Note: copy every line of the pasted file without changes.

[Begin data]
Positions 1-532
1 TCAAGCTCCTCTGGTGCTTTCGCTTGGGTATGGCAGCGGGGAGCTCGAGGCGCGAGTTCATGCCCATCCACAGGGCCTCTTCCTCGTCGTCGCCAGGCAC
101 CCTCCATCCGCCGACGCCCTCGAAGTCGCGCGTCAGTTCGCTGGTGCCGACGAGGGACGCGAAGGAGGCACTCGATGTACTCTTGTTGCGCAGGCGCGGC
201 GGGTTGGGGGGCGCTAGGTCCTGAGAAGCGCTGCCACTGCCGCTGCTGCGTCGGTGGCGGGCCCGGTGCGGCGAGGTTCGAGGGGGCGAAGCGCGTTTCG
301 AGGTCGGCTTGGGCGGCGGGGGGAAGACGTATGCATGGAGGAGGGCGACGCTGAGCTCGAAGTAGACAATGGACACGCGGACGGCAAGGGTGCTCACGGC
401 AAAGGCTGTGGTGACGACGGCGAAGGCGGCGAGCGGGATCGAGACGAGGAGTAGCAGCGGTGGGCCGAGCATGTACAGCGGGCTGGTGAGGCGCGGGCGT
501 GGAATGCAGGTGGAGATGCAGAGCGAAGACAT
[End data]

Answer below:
Positions 1-532
1 TCAAGCTCCTCTGGTGCTTTCGCTTGGGTATGGCAGCGGGGAGCTCGAGGCGCGAGTTCATGCCCATCCACAGGGCCTCTTCCTCGTCGTCGCCAGGCAC
101 CCTCCATCCGCCGACGCCCTCGAAGTCGCGCGTCAGTTCGCTGGTGCCGACGAGGGACGCGAAGGAGGCACTCGATGTACTCTTGTTGCGCAGGCGCGGC
201 GGGTTGGGGGGCGCTAGGTCCTGAGAAGCGCTGCCACTGCCGCTGCTGCGTCGGTGGCGGGCCCGGTGCGGCGAGGTTCGAGGGGGCGAAGCGCGTTTCG
301 AGGTCGGCTTGGGCGGCGGGGGGAAGACGTATGCATGGAGGAGGGCGACGCTGAGCTCGAAGTAGACAATGGACACGCGGACGGCAAGGGTGCTCACGGC
401 AAAGGCTGTGGTGACGACGGCGAAGGCGGCGAGCGGGATCGAGACGAGGAGTAGCAGCGGTGGGCCGAGCATGTACAGCGGGCTGGTGAGGCGCGGGCGT
501 GGAATGCAGGTGGAGATGCAGAGCGAAGACAT